- What is the goal for the year? Do you have one for you and for the business? 

- Find a routine that is beneficial to your health; meditation, walking, running, sleeping… do it all.

- Are you staying sharp? What are you doing to improve yourself? Reading, online courses..?

- Are you developing your team? What does development look like for them?

- Is your business growing? If so, how? Financially, professionally, in popularity?

- Can you document its growth and what the cause for it was? If so, double up on what works. 

-  If it's not growing, can you explain why? (If possible with data)

- Take days to remove yourself from your business and see if the systems you have in place are indeed reliable. Once you feel good about the above, make time for yourself. 

- Make time for others. Prioritize the people that can use the mentorship within as well as outside of your organization.

- Genuinely praise others in your industry. Make time to visit their establishments, offer your support and your expertise when they need it. 

- Don’t pay attention to the people who will never accept you or your concept. It is easy to get sidetracked by the bullshit, but at the end of the day, remember that it's all bullshit. 

- Don’t take it personally when publications and writers prioritize others over you. Times like these are great to rally your team around your own values. Do not create an “us vs them” environment, instead, key- in more on your craft, values, and purpose. Trust the process. 

- Always prioritize the mental health of your TEAM before that of an individual. In other words, if you have one of the best ______________ working for you but that person is complicated to work with, do what is best for everyone and let them go. Trust me, there is no point in losing a number of people over the difficulties of having to work with someone who is “hard” to get along with, it doesn't matter how talented they are. At the end of the day that person will always walk away calling you and  everyone around them incompetent (it's what they do). Prioritize your team over the ego of an individual. 

-Have you paid yourself yet?

Year 3:

Congrats, take some time to reflect on what an accomplishment it is to still be in business. 

Now, I will ask you again:

- Are you still on your own right path?

- Have your values changed? How and why?

- What has been the biggest learning lesson to date?

- What are you going to do differently?

- How is your mental health?

- Is this still what you want to do? 

- Are you resting enough?

Look, by this point, I don’t need to tell you what you should be doing, the truth is, you can copy all of the above from year 2 and maybe sprinkle a few more that I think have incredible value.

Here is what they are:

- Have a tight relationship with your bank.

- Find other financial institutions within your city, establish a relationship with the company, even if you don’t need their help. 

- Find a “support” group of professionals within your city. Bring something to the table other than complaints about your own operations. 

- Make yourself available to new folks coming into your industry. Reach out to them on social media, make time for coffee. You have to be a good ear before you can be a good mentor.

- Know the politics of your own city. Make a conscious effort to understand all that is happening locally and get involved when necessary.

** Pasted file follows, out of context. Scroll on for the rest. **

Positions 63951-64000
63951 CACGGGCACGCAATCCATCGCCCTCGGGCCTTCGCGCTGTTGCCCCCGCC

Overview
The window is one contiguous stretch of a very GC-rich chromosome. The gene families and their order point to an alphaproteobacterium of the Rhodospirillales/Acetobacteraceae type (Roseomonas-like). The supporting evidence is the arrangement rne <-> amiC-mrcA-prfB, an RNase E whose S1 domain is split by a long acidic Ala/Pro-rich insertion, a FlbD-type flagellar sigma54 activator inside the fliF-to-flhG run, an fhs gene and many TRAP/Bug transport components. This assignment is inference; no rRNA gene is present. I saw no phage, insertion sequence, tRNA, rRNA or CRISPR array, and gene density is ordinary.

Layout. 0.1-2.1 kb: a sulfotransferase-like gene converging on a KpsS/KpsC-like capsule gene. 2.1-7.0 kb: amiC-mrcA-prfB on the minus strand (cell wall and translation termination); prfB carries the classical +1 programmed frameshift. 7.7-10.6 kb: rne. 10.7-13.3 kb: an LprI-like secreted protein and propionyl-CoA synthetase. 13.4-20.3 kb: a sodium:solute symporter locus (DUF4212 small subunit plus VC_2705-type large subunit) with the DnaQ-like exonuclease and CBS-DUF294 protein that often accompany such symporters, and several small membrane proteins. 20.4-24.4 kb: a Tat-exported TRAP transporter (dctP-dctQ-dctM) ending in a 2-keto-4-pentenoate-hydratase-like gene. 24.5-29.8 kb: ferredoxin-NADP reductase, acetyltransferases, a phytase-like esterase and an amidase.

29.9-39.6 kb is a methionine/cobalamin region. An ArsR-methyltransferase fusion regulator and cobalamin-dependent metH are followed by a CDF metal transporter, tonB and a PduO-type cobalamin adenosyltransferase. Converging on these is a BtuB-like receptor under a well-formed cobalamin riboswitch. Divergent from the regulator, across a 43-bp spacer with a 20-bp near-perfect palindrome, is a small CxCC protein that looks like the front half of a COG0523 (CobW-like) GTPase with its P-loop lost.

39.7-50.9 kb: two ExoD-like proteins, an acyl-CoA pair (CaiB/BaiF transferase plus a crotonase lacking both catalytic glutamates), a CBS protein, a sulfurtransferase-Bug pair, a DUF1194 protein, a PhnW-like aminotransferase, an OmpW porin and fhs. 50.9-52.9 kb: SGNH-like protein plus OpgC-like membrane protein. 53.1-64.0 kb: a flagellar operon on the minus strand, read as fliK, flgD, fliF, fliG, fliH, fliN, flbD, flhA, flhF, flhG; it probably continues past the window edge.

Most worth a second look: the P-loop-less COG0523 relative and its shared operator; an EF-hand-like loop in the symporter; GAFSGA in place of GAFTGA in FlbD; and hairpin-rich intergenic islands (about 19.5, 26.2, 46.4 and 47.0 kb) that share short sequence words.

- Go beyond your own industry. Befriend movers and shakers within your city, they will not only provide great mentorship but also be your biggest supporters along the way. 

- Now more than ever, take time to either plan your exit strategy or plan your expansion. If you do not have a plan for one or the other you will burn out on what your brain might perceive as monotony. 

- Ask yourself, what you want your legacy to be. It's not too early to start defining it. 

That’s it. Knowing all that I now know, this is what I would have focused on instead of a timeline with a list of accolades. Do not get me wrong, there are  MANY other things I would have done differently, but when it comes to measuring success, being able to answer these questions would have been our true barometer. 

Of course, doing all of the things on that list was no small feat, but to be perfectly honest with you, in retrospect, for someone who preaches “do what is right not what is easy”, I somehow failed to dream bigger than what others had already done. Nonetheless, here we are. I hope this is of help to you. But if that’s not enough. I added a few more random thoughts below.

If you are reading this, know that I will always do my best to make myself available to you.


Work Harder.

That’s the answer to your life's problems. Whether it means working harder on your career or working harder on yourself, either one will make your life easier.

Many people won’t understand this. They are quick to push a “work-life balance” narrative in response to statements like the above. Which is always confusing to me, as someone who has always worked harder in hopes of one day attaining an ideal “work-life” balance.

Working harder doesn’t have to mean work more, it just means you have to take pride in working smarter and wiser than everyone else. When that mentality becomes the thing that drives you, success tends to follow.

Now there's that elusive part, success. What are you working towards? Buying a new car, taking a vacation, having a work-life balance…?

Those are all great things, yet some are able to attain this by simply working for the right company or being born to the right family, and when it's attained there isn’t much left to work towards. You don’t necessarily have to think bigger, you just have to think long term. This applies to your career, yourself, and anything that will bring you happiness. 

People often ask me how I am able to work so much, what they don’t realize is that I’ve visualized my life backwards; I dreamed up the biggest future I could, and simply mapped it out in reverse. In other words, most of what you are seeing right now is by design; the good, the bad, the lessons, they are all part of personal growth, fueled by hard work. 

No sacrifices here. I am not missing out on anything that is bigger than the future I’ve already imagined for myself.